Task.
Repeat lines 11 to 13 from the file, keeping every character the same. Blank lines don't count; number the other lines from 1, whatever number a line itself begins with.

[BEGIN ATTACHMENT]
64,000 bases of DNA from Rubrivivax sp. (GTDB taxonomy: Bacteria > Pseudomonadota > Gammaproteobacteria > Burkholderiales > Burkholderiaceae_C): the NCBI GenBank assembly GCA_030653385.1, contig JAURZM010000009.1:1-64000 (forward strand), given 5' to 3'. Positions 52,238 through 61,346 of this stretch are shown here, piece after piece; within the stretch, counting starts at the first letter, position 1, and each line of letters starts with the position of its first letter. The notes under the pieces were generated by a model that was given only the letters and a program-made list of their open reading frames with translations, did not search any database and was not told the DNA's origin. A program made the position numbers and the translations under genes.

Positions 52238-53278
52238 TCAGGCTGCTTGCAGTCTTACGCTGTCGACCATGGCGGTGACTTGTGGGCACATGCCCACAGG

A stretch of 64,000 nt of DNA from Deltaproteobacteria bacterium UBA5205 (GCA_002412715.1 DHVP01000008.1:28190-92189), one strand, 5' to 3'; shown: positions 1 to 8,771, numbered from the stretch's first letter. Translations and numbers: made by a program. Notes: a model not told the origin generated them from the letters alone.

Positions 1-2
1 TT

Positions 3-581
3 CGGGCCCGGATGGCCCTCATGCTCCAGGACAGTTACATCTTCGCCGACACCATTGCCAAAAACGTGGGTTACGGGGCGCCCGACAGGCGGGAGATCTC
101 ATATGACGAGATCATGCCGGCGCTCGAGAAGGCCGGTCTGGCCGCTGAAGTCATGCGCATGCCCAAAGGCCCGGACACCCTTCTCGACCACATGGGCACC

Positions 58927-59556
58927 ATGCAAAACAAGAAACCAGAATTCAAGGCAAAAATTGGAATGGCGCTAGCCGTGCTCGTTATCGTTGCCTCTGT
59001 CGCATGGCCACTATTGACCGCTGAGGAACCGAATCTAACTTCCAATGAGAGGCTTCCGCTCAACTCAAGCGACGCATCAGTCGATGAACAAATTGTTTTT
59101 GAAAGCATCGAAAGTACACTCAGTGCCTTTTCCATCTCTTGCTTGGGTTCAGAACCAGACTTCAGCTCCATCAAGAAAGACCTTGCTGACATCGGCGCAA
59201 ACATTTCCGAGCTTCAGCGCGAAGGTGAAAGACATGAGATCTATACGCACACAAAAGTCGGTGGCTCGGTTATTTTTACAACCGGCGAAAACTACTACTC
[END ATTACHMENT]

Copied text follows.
58927 ATGCAAAACAAGAAACCAGAATTCAAGGCAAAAATTGGAATGGCGCTAGCCGTGCTCGTTATCGTTGCCTCTGT
59001 CGCATGGCCACTATTGACCGCTGAGGAACCGAATCTAACTTCCAATGAGAGGCTTCCGCTCAACTCAAGCGACGCATCAGTCGATGAACAAATTGTTTTT
59101 GAAAGCATCGAAAGTACACTCAGTGCCTTTTCCATCTCTTGCTTGGGTTCAGAACCAGACTTCAGCTCCATCAAGAAAGACCTTGCTGACATCGGCGCAA